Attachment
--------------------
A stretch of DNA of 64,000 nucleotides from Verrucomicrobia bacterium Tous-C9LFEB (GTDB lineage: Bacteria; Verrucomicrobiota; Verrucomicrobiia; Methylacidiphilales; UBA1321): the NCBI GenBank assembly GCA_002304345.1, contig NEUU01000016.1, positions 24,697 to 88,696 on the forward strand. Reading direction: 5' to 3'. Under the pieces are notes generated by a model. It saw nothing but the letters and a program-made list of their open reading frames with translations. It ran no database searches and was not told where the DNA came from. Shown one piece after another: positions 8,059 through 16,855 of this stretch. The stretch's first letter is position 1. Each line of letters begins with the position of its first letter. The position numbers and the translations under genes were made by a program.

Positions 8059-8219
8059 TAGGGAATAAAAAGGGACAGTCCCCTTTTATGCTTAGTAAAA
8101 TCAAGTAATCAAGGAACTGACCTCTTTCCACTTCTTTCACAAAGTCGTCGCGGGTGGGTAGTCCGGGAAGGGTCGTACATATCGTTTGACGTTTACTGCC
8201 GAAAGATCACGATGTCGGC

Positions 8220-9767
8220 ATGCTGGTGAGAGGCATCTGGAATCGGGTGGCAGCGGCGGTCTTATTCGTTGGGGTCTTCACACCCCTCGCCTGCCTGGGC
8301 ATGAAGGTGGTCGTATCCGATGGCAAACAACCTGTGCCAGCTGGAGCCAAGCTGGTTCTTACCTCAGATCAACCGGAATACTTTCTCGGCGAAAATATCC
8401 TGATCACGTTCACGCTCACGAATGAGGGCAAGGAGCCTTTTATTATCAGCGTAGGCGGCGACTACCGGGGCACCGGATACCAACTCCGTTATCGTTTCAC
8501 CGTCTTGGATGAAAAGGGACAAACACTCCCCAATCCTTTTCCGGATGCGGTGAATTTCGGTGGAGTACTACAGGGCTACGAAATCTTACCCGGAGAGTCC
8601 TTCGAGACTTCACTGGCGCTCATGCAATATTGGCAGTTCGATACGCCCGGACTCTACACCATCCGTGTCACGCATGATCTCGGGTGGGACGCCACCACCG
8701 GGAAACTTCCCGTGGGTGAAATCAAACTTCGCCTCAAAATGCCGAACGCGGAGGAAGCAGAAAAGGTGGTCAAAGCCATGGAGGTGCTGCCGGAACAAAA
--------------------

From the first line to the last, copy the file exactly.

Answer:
A stretch of DNA of 64,000 nucleotides from Verrucomicrobia bacterium Tous-C9LFEB (GTDB lineage: Bacteria; Verrucomicrobiota; Verrucomicrobiia; Methylacidiphilales; UBA1321): the NCBI GenBank assembly GCA_002304345.1, contig NEUU01000016.1, positions 24,697 to 88,696 on the forward strand. Reading direction: 5' to 3'. Under the pieces are notes generated by a model. It saw nothing but the letters and a program-made list of their open reading frames with translations. It ran no database searches and was not told where the DNA came from. Shown one piece after another: positions 8,059 through 16,855 of this stretch. The stretch's first letter is position 1. Each line of letters begins with the position of its first letter. The position numbers and the translations under genes were made by a program.

Positions 8059-8219
8059 TAGGGAATAAAAAGGGACAGTCCCCTTTTATGCTTAGTAAAA
8101 TCAAGTAATCAAGGAACTGACCTCTTTCCACTTCTTTCACAAAGTCGTCGCGGGTGGGTAGTCCGGGAAGGGTCGTACATATCGTTTGACGTTTACTGCC
8201 GAAAGATCACGATGTCGGC

Positions 8220-9767
8220 ATGCTGGTGAGAGGCATCTGGAATCGGGTGGCAGCGGCGGTCTTATTCGTTGGGGTCTTCACACCCCTCGCCTGCCTGGGC
8301 ATGAAGGTGGTCGTATCCGATGGCAAACAACCTGTGCCAGCTGGAGCCAAGCTGGTTCTTACCTCAGATCAACCGGAATACTTTCTCGGCGAAAATATCC
8401 TGATCACGTTCACGCTCACGAATGAGGGCAAGGAGCCTTTTATTATCAGCGTAGGCGGCGACTACCGGGGCACCGGATACCAACTCCGTTATCGTTTCAC
8501 CGTCTTGGATGAAAAGGGACAAACACTCCCCAATCCTTTTCCGGATGCGGTGAATTTCGGTGGAGTACTACAGGGCTACGAAATCTTACCCGGAGAGTCC
8601 TTCGAGACTTCACTGGCGCTCATGCAATATTGGCAGTTCGATACGCCCGGACTCTACACCATCCGTGTCACGCATGATCTCGGGTGGGACGCCACCACCG
8701 GGAAACTTCCCGTGGGTGAAATCAAACTTCGCCTCAAAATGCCGAACGCGGAGGAAGCAGAAAAGGTGGTCAAAGCCATGGAGGTGCTGCCGGAACAAAA